First Days on Foreign Missionary Fields
FIRST DAYS ON THE FOREIGN MISSIONARY FIELD
One cross, a small bridge over an unexceptional river, but it is like opening the door into another world. When one crosses the line from the U.S. and finds himself in some small border town of Mexico, the contrasts are shocking, shanty town, unpaved streets, undernourished children playing in the mud, and pigs wandering in and out of the houses. Then there are contrasts within the Latin countries themselves. Some cities have great modern buildings on wide avenues with plantings of palm trees and flowers, a few very rich and millions of the poor.
An American immediately finds his mind in a whirl, wishing he were the governor to initiate big changes, or a philanthropist with unlimited wealth, but the young missionary soon learns that when he has material charities to disburse, it seems like throwing it into a bottomless pit UNLESS there is first a spiritual change. When there is that spiritual transformation almost at once the other material aspects of a family will begin to better. Most of the extreme poverty is related to sin, crime and ignorance. When God's Light enters, all begins to change. There will soon be no more sin and crime of course, but also the ignorance will be replaced with wisdom, better health and improved economic conditions.
So, we do not get side-tracked on civic or political activities, but head for the gospel field in Sonora, to help with an interdenominational campaign in the stadium or bull-ring.
We went out two by two, door to door, testifying, leaving tracts, personal witnessing and giving invitations for the coming meetings. I myself knew no Spanish except what I had been picking up in a few weeks, but I went along with other national believers, or with my own friend who had accompanied me from the U.S. who interpreted for me when I wanted to say something or when I was preaching as a visitor in one of the churches. We also gave invitations to the churches to participate in the open air, in one of their little outreach meeting places on the outskirts of town or one of the outlying villages.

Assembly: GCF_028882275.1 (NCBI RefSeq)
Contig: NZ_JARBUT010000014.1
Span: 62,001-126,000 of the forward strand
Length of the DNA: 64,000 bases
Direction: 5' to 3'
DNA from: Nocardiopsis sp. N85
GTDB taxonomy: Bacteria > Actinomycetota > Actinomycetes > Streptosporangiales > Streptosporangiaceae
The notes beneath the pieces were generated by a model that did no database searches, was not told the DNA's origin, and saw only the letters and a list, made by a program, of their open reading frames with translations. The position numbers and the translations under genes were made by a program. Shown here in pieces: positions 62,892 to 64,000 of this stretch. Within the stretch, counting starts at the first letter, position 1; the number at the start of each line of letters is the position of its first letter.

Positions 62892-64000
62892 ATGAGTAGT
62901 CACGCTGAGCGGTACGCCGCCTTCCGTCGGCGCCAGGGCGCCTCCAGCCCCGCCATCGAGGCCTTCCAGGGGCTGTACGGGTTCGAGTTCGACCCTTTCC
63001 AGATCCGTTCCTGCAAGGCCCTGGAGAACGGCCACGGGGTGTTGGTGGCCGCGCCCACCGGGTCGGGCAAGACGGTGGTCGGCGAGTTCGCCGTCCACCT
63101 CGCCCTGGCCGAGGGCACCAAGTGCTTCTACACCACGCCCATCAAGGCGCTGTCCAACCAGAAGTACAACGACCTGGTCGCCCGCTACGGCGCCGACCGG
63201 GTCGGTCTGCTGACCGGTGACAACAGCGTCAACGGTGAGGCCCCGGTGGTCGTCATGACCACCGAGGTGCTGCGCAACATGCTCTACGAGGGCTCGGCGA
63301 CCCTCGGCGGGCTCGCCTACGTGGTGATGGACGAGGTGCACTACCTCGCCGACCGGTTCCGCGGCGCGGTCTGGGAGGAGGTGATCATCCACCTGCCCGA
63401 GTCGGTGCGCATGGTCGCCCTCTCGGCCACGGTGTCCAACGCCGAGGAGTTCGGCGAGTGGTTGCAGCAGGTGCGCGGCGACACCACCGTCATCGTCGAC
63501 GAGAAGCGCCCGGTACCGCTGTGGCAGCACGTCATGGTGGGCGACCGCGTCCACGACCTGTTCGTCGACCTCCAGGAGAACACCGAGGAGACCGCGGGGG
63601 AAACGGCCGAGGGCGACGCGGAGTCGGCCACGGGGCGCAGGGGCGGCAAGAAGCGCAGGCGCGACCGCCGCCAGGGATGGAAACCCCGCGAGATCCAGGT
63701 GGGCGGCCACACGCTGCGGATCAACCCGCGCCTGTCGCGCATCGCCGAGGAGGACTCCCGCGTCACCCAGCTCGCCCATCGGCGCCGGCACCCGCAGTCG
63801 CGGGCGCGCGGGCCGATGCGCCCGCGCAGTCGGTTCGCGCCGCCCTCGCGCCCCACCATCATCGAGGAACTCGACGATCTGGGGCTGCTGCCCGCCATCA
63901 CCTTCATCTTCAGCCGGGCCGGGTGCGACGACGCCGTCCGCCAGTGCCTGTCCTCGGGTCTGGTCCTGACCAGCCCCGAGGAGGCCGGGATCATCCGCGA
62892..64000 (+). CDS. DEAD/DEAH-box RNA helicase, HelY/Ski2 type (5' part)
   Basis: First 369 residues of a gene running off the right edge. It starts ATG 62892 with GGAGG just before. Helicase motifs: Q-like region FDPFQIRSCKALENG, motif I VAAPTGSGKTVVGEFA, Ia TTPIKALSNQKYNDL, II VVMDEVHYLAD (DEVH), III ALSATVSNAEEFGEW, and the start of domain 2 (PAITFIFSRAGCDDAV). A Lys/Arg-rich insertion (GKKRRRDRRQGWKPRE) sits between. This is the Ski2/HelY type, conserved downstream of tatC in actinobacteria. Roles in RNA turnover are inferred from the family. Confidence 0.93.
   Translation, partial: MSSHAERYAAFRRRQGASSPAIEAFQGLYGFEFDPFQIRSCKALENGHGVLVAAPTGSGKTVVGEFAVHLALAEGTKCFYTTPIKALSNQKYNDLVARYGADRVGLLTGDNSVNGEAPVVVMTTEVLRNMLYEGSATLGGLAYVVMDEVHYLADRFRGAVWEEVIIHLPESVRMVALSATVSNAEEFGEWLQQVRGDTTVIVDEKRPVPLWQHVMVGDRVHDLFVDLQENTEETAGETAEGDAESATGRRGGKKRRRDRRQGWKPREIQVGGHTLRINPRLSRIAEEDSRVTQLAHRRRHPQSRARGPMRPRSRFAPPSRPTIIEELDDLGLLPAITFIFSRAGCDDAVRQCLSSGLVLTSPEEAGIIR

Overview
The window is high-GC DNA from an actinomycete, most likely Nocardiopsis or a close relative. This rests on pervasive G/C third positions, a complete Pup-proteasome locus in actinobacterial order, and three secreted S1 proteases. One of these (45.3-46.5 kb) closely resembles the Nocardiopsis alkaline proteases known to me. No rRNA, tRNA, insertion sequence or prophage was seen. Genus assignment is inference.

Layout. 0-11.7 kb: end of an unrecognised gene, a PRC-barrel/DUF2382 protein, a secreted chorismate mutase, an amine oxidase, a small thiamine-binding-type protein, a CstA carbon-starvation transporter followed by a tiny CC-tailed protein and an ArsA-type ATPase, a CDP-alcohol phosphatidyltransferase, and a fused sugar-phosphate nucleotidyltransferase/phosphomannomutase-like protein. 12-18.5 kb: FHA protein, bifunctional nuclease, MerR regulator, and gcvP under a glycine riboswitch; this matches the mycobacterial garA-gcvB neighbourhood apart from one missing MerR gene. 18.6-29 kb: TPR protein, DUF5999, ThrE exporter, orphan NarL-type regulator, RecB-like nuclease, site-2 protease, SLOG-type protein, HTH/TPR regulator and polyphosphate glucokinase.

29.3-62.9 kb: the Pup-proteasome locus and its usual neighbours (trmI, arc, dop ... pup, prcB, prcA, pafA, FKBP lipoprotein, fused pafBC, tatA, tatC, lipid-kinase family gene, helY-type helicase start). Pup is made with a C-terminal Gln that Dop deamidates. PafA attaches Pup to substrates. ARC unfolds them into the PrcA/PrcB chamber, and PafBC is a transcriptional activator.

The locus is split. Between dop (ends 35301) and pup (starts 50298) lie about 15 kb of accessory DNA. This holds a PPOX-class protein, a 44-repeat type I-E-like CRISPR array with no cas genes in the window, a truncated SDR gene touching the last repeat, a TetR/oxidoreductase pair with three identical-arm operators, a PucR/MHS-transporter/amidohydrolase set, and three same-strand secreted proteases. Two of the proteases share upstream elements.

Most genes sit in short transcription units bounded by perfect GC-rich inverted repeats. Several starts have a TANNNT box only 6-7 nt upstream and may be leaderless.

The visit to the jail was as shocking as other contrasts from places in the U.S. I had made pastoral visits to men and boys in jail from Los Angeles to New York, but had never seen anything like these Mexican jails before. Instead of a great stone building, the jail was tar paper, pieces of tin, rusty tin roofing and little more, the whole area surrounded by high barbed wire fences patrolled by guards with guns. The men could carry on their trade there, fixing shoes, sewing, making toys for relatives to sell outside. They mostly had a few pennies to buy and sell with, selling also hot food to supplement the meager monotonous beans allotted from the jail cooks.
Yet whatever the contrast of external conditions, I soon realized the fundamental situation was just the same as that in the U.S., that these men were there because of sin and crime. Mostly they are hardened habituals in both places, who will not accept anything of the Gospel that depends on love and purity. Yet, in nearly every meeting there comes forward out of the crowd one or two precious souls genuinely repentant, sometimes a youth still in his teens, sometimes an rapidly aging and broken men. What a thrill to see someone in such conditions begin to melt the stony hardness replaced by tears, and then that sorrow replaced by faith and joy. A man seems to be given not only a new heart but a new face as the Light of the Lord shines on his countenance.
Later, we hear that one of the large congregations in the city which had intended to participate in the campaign had decided not to do so saying, "It is doubtful if that campaign is really Interdenominational. It is in charge of the Free Methodists and they are not even pentecostals as we are. Also, they are putting up a new larger church building, so that it is apparent the campaign is to get new members."